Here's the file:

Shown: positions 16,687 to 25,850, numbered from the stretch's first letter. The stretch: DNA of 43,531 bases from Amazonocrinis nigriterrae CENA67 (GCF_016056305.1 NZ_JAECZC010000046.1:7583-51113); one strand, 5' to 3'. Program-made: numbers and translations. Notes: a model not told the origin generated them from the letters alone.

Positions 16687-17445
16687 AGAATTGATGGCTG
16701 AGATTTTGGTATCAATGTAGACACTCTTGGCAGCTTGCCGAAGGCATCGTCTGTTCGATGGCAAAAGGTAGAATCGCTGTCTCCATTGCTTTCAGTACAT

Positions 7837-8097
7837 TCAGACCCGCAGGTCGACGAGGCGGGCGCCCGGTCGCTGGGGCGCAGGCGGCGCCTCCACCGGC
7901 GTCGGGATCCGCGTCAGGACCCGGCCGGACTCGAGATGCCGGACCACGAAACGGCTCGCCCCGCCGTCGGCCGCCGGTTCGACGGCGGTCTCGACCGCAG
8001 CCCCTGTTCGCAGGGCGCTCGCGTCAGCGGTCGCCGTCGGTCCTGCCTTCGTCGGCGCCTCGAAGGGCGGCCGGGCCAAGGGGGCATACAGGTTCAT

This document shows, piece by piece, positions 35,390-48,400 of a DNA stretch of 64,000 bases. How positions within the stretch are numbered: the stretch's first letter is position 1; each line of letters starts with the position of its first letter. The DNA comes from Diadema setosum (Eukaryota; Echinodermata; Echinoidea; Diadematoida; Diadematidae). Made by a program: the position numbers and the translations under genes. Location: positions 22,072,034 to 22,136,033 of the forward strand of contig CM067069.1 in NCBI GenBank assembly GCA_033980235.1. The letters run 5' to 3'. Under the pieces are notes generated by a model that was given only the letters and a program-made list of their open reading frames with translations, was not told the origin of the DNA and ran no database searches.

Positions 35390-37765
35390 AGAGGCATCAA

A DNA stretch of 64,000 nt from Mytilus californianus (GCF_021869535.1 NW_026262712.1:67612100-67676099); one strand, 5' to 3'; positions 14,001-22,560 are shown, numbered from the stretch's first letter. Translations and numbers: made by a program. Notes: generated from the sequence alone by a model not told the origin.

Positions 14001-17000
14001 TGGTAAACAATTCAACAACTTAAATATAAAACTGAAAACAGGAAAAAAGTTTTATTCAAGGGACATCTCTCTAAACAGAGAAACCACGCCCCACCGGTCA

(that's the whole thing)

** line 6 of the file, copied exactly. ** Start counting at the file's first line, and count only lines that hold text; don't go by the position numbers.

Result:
7837 TCAGACCCGCAGGTCGACGAGGCGGGCGCCCGGTCGCTGGGGCGCAGGCGGCGCCTCCACCGGC